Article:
Writing: Filtering ruins your descriptions.

Have you gotten your manuscript back and your beta/early reader comments are: “Your characters are boring.” Or “This feels very distant.” Or “I couldn’t get into it.” Or “You’re filtering.
What they might mean: You’re filtering.

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This is a different type of “Filtering”. Faceswapping from Snapchat. Probably won’t help your writing…

Specifically, sensory filtering. It’s an easy thing to find and change in your manuscript, and you can train yourself out of using filtering words.

The simplest way to describe it is you’re using sensual verbs. No, not smexy verbs, verbs that describe the act of receiving information through one of the five senses. The most common filter words are: Saw, Heard, Tasted, Felt, and Smelled.

Here’s why they need to go. In your super special work of art, whatever genre it is, you’ve created a pocket universe. The main goal of your descriptions is to immerse the reader so deeply in this universe that the reader believes your story could totally happen. Or better; the reader lives your story.

When you use a filtering verb, you’re reminding the reader that they are reading a story, and not living it.

Have you ever been in a theater, watching a Summer Blockbuster, when something – a really stupid line, one of the actors is just awful, the explosion didn’t have a realistic blast radius – jolted you out of the drama and you thought “Man, these chairs are so uncomfortable.”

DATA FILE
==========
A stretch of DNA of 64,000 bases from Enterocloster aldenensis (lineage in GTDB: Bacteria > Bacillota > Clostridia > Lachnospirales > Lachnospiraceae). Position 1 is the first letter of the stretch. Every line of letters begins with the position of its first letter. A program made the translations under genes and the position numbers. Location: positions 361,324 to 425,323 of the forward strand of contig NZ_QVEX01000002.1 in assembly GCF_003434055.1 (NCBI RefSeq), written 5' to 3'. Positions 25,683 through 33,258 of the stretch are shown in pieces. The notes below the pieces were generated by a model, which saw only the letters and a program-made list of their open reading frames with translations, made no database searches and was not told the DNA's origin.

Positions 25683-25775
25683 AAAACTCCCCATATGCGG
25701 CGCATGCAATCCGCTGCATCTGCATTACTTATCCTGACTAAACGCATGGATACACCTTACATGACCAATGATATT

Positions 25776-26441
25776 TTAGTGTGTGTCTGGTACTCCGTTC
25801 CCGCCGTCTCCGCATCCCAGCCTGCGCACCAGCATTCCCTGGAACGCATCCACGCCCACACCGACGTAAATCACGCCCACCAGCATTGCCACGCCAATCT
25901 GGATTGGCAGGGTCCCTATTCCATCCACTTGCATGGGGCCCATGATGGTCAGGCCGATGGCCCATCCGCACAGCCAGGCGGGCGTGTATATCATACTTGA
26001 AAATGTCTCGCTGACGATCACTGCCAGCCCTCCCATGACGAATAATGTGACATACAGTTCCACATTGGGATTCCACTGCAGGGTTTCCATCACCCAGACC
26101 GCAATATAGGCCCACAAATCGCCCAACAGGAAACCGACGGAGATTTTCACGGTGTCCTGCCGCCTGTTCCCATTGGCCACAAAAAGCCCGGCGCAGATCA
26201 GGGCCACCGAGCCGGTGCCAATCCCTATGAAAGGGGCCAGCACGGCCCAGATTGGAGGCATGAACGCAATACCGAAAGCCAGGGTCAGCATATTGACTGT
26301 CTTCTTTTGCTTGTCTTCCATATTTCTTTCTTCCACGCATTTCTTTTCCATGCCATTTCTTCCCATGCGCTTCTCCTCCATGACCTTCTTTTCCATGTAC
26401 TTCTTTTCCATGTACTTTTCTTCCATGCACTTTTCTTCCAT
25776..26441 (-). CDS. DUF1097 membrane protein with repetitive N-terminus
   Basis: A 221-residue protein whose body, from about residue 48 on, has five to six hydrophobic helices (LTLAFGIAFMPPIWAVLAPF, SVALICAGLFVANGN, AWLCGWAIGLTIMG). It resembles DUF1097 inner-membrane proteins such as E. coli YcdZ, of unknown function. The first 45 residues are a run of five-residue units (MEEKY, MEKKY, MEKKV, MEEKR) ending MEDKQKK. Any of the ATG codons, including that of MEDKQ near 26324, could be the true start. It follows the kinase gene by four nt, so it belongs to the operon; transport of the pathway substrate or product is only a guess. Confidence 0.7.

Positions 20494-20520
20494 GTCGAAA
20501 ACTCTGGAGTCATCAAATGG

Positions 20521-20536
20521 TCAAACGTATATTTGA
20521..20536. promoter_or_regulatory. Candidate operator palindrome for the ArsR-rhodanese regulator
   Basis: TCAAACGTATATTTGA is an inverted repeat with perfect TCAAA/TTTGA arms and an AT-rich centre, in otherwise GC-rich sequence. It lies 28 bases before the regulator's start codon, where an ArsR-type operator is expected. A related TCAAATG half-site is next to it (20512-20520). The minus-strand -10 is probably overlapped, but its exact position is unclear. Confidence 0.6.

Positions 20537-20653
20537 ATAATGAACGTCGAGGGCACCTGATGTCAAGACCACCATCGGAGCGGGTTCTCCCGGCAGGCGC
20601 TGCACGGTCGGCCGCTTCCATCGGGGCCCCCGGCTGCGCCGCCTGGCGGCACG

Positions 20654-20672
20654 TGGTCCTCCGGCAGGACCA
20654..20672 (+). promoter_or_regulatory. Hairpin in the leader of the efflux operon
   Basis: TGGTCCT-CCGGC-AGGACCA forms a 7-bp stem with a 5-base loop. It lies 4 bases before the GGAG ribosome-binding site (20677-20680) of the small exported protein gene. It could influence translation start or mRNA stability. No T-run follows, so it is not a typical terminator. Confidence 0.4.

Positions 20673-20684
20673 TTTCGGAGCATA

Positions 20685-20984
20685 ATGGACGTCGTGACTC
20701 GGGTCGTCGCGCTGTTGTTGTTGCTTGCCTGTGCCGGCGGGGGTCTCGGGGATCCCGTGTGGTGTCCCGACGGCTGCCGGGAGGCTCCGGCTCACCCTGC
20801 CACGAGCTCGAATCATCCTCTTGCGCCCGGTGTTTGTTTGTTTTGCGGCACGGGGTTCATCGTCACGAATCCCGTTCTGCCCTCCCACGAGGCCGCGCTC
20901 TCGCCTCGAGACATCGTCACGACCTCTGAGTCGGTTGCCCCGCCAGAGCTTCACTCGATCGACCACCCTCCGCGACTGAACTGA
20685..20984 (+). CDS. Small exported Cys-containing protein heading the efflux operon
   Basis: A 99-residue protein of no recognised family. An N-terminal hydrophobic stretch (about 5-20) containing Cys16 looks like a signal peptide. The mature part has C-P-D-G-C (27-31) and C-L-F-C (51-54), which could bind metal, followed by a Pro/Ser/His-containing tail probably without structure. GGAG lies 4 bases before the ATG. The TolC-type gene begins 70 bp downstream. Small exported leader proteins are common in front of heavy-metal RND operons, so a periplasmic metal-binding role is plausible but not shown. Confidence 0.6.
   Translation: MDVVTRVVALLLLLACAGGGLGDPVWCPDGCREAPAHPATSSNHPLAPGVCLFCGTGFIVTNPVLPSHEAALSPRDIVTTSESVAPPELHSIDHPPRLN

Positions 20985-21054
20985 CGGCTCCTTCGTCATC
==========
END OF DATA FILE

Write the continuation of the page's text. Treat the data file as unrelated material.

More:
A filtering verb does the same thing.

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Don’t download this app. You don’t need another thing to distract you from writing.

 


Here’s an example in limited 3rd POV with Fey Hunter Jack as our Main Character:

Jack and Priya walked through the false twilight made by L.A. fog. The scant light cast a melancholy orange glow to the hazy streets. Wavering purple shadows crawled out of black alleys and clung to the skyscrapers.

“This place smells like the boys’ locker room,” said Priya. Her voice sounded husky in the strange air.

Jack sniffed. “Sweaty feet, old piss, and backed-up toilets?” He grinned. “Means we’re in Fey territory. Oberon should be close.”

“Good.”

Jack heard her load a can of soda into her modified shotgun. He looked at her and saw she had a determined smile across her tired features.

“Fey trails,” she said, pointing at the broken pavement.

Jack squinted and saw the faintly glimmering path as if a giant snail had meandered down the street. He recalled the first time he’d seen such markings. Bozu, his old mentor, had compared it to a trail left by a… well, it was a distasteful joke and the desire to share it died under Priya’s hard gaze.

“So we gonna go get’em?” she asked. “Or is the brave Fey Hunter quaking in his oh so rugged and stylish Hush Puppies?”

“I was tacticionizing,” said Jack. He started to insult her back but he heard a growl come from a nearby alley.


Let’s put our serious pants on and deconstruct:

Jack and Priya walked strode1 through the false twilight made by L.A. fog. The Scant light cast a melancholy orange glow to the hazy streets. Wavering purple shadows crawled out of black alleys and Quivering purple shadows clung to the skyscrapers.

“This place smells2 like the boys’ locker room,” said Priya. Her voice sounded husky in the strange air.

Jack sniffed. “Sweaty feet, old piss, and backed-up toilets?” He grinned. “Means we’re in Fey territory. Oberon should be close.”

“Good.”

   Jack heard her load a can of soda into her modified shotgun. The can of soda she loaded into her gun clunked and screeched as it slid down the barrel of her homemade shotgun.He looked at her and saw she had a determined smile across her tired featuresA determined smile stretched across her tired features.4